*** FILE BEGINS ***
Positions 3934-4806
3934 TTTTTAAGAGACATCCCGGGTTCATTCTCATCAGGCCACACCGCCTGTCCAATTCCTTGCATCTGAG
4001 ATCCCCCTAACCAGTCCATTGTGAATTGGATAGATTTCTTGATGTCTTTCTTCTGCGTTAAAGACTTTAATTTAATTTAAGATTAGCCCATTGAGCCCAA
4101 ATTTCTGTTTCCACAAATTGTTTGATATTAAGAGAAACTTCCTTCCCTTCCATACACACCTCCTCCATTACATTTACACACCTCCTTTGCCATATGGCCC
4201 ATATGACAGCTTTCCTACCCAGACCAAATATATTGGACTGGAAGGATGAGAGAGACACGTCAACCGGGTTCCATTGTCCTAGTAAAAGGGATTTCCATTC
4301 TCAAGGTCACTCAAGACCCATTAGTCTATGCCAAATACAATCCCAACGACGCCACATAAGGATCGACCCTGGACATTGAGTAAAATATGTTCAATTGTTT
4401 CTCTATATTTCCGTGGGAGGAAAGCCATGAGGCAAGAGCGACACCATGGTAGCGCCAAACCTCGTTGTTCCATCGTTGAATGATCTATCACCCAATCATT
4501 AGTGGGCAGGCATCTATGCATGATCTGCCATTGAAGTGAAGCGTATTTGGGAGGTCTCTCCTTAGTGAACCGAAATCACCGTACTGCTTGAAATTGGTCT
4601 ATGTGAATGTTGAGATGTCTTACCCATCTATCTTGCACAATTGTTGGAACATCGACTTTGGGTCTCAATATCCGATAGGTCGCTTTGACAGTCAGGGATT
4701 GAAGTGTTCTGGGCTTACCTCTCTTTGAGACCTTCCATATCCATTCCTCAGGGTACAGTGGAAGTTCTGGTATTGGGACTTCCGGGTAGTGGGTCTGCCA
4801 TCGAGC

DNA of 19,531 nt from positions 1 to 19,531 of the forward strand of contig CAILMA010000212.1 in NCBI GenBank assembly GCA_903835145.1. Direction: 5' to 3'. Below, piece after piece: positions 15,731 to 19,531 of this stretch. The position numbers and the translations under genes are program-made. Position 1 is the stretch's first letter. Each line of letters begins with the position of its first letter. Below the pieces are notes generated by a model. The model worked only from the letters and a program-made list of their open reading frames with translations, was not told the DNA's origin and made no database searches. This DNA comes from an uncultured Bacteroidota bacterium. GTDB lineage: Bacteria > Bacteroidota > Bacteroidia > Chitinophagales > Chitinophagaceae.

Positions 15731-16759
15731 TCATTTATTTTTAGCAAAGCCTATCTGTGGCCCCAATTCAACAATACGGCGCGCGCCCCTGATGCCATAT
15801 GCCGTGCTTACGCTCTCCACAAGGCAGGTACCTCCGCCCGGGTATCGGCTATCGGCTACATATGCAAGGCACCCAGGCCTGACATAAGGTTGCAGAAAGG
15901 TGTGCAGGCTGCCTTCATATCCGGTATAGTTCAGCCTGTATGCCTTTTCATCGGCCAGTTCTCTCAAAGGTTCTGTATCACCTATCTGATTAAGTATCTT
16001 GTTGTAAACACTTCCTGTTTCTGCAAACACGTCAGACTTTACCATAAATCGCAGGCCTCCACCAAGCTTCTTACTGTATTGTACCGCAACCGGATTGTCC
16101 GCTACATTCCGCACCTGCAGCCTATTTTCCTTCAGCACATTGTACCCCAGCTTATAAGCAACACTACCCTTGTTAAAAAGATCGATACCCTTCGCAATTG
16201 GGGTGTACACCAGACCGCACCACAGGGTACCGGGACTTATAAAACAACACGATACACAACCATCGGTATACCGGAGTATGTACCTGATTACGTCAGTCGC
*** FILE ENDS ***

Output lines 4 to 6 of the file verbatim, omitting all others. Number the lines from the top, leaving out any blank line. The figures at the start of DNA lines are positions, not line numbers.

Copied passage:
4101 ATTTCTGTTTCCACAAATTGTTTGATATTAAGAGAAACTTCCTTCCCTTCCATACACACCTCCTCCATTACATTTACACACCTCCTTTGCCATATGGCCC
4201 ATATGACAGCTTTCCTACCCAGACCAAATATATTGGACTGGAAGGATGAGAGAGACACGTCAACCGGGTTCCATTGTCCTAGTAAAAGGGATTTCCATTC
4301 TCAAGGTCACTCAAGACCCATTAGTCTATGCCAAATACAATCCCAACGACGCCACATAAGGATCGACCCTGGACATTGAGTAAAATATGTTCAATTGTTT